EAAFP’s Story #5, “Do you know all the crane species in East Asian – Australasian Flyway?” sends the imagination soaring. Quirky, pithy notes on the 9 species (besides these 9, 4 reside in Africa, one is solely in USA, and one lives in Australia) are a pleasure to read. I bask, doing my best to picture how I might see each of the nine on location. The glorious Siberian Crane (you only see its black wingtips in flight) – I think Poyang Lake is where I’d go, and I’ve seen photos of that sumptuous wetland reserve in China. I’m unsure where the Red-crowned Crane, “tall and elegant” with a black neck and tail feathers, and I will intersect. Bhutan is my best place to view the shorter Black-necked Crane with a white eye ring that gives it a glaring visage. The Hooded Crane with its mini frontal grey-and-red hood, and its brown-grey bustle – who knows where? The blue-and-grey White-naped Crane is drawn with splashes of shades of grey – again, where? The tallest flying bird on Earth, the Sarus Crane, with its red head and neck, has a subspecies way up north in Australia, where I’ll travel when Covid-19 is beaten or finally peters out. The voluminous Eurasian Crane (“has no beautiful features or cultural background but has the best adaptive capacity”) is, for me, best viewed in Estonia, my now-deceased parents’ homeland. I have a dream to see the Demoiselle Crane, the tiny one of the fifteen, soaring over the Himalayas. And Nebraska is the spot to witness tens of thousands of grey-brown Sandhill Cranes. Lockdown … sigh.
The Covid-19 lockdown has beached my efforts to “see” the fifteen Crane species (and here I highlight that exactly what the point of “seeing” a particular species might be, and “how” one might see such a species, are fodder for this writing project). Research and writing work has focused on other subjects.
But Cranes now lodge deep inside my subconscious. I’m not tapped into any strong network of Crane researchers/writers/activists, but I keep an eye out for inspiring stories. Here’s one. The EAAFP, more fully the East Asian – Australasian Flyway Partnership, which I’ve written about before, is a dynamic body focusing on exactly what it says, one of the world’s major migratory bird flyways. Well, I’d missed the start of EAAFP’s sequence of stories, within the context of 2020 being declared the Year of the Cranes. Nine of the fifteen global Crane species use the East Asia Flyway, hence the stories.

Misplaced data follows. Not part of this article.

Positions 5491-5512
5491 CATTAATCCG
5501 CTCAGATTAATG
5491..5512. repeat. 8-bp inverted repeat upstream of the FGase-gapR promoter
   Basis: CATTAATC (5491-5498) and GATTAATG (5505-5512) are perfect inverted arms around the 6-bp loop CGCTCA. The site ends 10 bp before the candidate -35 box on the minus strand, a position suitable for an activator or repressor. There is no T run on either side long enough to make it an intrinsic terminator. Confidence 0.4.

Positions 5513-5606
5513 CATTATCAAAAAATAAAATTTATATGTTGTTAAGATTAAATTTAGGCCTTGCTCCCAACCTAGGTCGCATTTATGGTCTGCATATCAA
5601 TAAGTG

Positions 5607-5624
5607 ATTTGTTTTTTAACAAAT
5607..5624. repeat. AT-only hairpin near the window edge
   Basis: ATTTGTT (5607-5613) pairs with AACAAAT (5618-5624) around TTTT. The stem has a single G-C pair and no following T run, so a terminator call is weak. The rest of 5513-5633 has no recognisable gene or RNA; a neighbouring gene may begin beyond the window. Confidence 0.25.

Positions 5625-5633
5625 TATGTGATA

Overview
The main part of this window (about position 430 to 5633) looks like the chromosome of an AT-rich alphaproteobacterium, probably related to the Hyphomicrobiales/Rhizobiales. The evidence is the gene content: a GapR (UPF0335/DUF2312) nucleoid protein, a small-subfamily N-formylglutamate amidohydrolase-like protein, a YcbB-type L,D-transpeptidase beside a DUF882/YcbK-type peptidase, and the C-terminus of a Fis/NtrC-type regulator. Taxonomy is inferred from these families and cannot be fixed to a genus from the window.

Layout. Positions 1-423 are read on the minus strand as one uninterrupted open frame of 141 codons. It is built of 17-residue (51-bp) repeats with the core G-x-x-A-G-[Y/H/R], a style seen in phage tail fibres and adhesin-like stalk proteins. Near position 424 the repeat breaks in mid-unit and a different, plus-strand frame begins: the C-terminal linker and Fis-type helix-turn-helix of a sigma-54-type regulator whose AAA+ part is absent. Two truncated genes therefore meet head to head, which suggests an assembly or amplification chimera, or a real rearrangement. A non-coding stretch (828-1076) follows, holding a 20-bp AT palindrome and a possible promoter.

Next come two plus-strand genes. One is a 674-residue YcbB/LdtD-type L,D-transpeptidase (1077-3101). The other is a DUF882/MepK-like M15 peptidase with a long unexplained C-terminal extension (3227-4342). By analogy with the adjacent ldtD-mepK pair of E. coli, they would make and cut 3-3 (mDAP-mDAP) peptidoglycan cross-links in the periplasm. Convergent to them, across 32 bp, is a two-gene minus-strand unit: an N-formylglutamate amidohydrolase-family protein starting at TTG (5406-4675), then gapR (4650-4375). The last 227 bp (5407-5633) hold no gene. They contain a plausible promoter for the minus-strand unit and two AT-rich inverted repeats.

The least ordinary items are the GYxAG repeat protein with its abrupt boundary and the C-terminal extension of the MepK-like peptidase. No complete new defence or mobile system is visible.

EAAFP’s Story #1, “First recorded wintering Siberian Cranes in Guangdong, China,” moves me in a way that illustrates just how solidly this 15 Cranes project has snared my heart. The critically endangered Siberian Crane, a majestic beauty on the edge of extinction, breeds way, way up northwest in Russia, in the Yakutia region. Wintering sites are hard to find and nearly all of them journey to Poyang Lake, part of the Yangtze wetlands in central China. Isolated birds and pairs have in past years wound up in Hong Kong or Taiwan, but late last year, a flock of nine (one juvenile and eight adults, I can’t tell from the article or picture how many well-established breeding pairs are within this flock) was spotted on a small island off the coast of southern Guangdong Province, the first recorded siting in that province.
I know I shouldn’t anthropomorphize or view the Cranes’ worlds in human terms but nonetheless I picture them heading south from the remotes of Siberia and then over-shooting (consciously? due to weather?) the usual lakes by some 700 kilometers and ending up on a small rural island. The story is even more inspiring. Local farmers and authorities banded together to protect the flock from birders (a growing force in China). The flock was still there on February 18. Are they still there? I don’t know and wish I did. Is this a good story or a sad one? Again, I wish I knew.
A wondrous bonus of the pandemic lockdown has been a weekly educational webinar series from the International Crane Foundation. You can catch them afterwards via YouTube but I recommend you experience them live (even if, as with me, that means a 2 AM alarm), because they’re given by real-world conservationists and ornithologists and you rarely glean such wisdom. As a small example of the bounties in store, here’s a visual put up by a Chinese field researcher. No doubt thousands of bird experts appreciate just how the migratory birds straddle the world, spreading out to every corner. No doubt coffee table books glorify such barely believable images. But to this amateur, glimpsing such a vista, slapped up on a screen in order to clarify why such-and-such a conservation tactic is needed … wow, feasting upon this revelatory picture was life-changing. I’ve known for a while that, of course, Earth’s birds were here long before the human race. What I hadn’t quite appreciated is how comprehensive their global coverage. There is nowhere on our planet a bird has not flown to!
The Siberian Crane is the most precarious of the fifteen global species of Cranes, with under 4,000 left in the Anthropocene Era. And we’re talking of the eastern population that breeds way up in eastern Siberia and winters in China. The Siberian Crane’s western population breeds in west Siberia and one branch of it used to over-winter in Iran. Well, guess how many of them are left. Here’s one of the saddest articles I’ve ever read, “Last Siberian Crane appears in Azerbaijan” in the magazine Bird Guides:
The last remaining Siberian Crane from the western population has been seen in Azerbaijan for the first time in a decade. The male crane, which is fondly known as Omid – Persian for ‘Hope’ – has returned to spend each winter alone at Fereydoon Kenar, in northern Iran, since February 2009, when the last surviving female died during a winter storm.
Birders are now following Omid on his journey but the magazine notes that this is, of course, “an irreversible path to oblivion.” I attempt to picture oblivion. How to do that?